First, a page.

Awa Maru – A Cautionary Tale of Deep Sea Treasure Hunting

August 20, 2012 — Leave a comment

Photo: Shipspotting.com

The lure of easy money has long driven salvors and their financial backers to chase rumors of buried treasure. Unfortunately for many, the vast amounts of money necessary to find a ship, much less recover it, has often resulted in bankruptcy. For others, though, the successful location and excavation of a ship garnered them nothing more than worthless trinkets.  One of the greatest and costliest failures in shipwreck hunting history is the search for the Japanese WWII transport Awa Maru.

Guaranteed safe passage by the US government, the Awa Maru sailed for Tokyo from Singapore with more than 2,000 Japanese civilians and medical supplies in late March 1945. Although the ship was marked with a red cross and instructions given to US forces to grant the Awa Maru safe passage, a tragic miscommunication resulted in the torpedoing of the ship by the USS Queenfish on April 1, 1945.  Of the 2,004 souls on board, only one survived. The US submarine commander was removed from command and court-martialled. Rumors immediately began to run rampant that the ship was carrying millions of dollars in precious metals and artwork.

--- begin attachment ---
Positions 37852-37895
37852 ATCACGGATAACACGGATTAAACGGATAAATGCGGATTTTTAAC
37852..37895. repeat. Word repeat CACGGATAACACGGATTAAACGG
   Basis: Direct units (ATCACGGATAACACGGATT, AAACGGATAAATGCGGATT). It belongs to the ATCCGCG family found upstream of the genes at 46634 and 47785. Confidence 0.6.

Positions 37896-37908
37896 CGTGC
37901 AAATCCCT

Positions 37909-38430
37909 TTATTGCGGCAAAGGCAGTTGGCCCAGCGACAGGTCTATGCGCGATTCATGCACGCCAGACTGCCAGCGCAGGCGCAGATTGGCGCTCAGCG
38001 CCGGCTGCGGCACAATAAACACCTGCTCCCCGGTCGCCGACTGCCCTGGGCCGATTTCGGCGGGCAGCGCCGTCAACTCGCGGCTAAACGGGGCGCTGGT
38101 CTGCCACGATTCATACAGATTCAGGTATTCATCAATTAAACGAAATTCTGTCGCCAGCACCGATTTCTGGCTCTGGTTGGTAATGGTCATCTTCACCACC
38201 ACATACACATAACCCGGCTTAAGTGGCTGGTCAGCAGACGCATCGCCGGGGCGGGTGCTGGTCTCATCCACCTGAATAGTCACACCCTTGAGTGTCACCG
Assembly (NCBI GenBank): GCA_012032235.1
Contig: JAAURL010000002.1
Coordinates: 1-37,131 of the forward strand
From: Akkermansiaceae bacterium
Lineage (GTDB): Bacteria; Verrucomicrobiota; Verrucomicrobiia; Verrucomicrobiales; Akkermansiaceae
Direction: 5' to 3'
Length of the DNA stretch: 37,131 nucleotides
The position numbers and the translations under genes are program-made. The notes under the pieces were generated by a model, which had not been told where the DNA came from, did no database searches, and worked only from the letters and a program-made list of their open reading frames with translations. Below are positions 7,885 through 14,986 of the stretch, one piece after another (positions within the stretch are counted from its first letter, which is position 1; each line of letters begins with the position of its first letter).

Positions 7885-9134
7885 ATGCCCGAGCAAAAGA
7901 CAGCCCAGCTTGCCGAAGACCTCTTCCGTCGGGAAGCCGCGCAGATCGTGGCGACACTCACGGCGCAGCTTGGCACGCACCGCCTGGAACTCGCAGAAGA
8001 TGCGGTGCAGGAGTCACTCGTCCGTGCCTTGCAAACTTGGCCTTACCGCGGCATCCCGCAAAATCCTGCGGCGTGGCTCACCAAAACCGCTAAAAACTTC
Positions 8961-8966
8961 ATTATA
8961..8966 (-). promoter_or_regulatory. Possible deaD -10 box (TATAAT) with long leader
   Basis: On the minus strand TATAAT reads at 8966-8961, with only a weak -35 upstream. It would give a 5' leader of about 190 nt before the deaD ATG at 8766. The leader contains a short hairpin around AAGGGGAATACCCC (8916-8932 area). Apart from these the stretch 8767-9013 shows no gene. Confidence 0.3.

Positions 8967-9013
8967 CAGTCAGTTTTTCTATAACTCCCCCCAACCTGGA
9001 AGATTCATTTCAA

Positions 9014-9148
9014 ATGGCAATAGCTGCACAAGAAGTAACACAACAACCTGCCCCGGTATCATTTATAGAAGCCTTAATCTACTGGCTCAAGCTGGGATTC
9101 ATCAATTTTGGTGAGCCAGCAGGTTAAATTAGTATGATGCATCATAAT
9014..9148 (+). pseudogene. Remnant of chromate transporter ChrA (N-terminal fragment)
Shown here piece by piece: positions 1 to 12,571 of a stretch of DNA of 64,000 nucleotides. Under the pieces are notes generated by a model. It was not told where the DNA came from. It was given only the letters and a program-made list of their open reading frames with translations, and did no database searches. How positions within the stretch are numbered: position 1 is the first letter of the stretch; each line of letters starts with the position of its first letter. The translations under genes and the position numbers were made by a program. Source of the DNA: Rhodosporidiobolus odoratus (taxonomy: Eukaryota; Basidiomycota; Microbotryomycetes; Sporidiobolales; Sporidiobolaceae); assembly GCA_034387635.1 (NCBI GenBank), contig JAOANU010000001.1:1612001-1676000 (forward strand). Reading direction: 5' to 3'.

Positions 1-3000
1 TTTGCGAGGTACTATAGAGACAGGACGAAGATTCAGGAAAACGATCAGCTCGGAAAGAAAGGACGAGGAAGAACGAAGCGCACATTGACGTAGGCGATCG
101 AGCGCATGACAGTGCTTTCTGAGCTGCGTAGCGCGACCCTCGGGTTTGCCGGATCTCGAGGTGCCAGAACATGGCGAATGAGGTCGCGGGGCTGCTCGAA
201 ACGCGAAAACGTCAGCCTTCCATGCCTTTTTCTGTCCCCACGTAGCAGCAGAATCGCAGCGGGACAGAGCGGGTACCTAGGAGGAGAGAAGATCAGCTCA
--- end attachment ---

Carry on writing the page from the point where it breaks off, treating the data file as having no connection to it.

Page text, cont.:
In the late 1970s, the People’s Republic of China began hunting for the wreck and successfully located it. Over the course of 3 dive seasons, Chinese salvors made 10,000 dives and and cleared 10,000 cubic meters of mud from the site.  In addition, the Chinese spent $20 million on the Dalihao, a specialized salvage barge, to perform work on the site. The Chinese eventually declared defeat after only finding human remains and personal effects which were sent to Japan. A declassified 1981 US government document revealed that the treasure was never aboard the Awa Maru, that it had been shipped via another vessel and that the Chinese expended millions of yuan and thousands of man-hours chasing after a treasure that had never existed. In defense of the Chinese efforts, though, noted shipwreck treasure expert Nigel Pickford listed the Awa Maru in his 1995 book The Atlas of Shipwrecks & Treasure as a significant treasure ship lost during World War Two.

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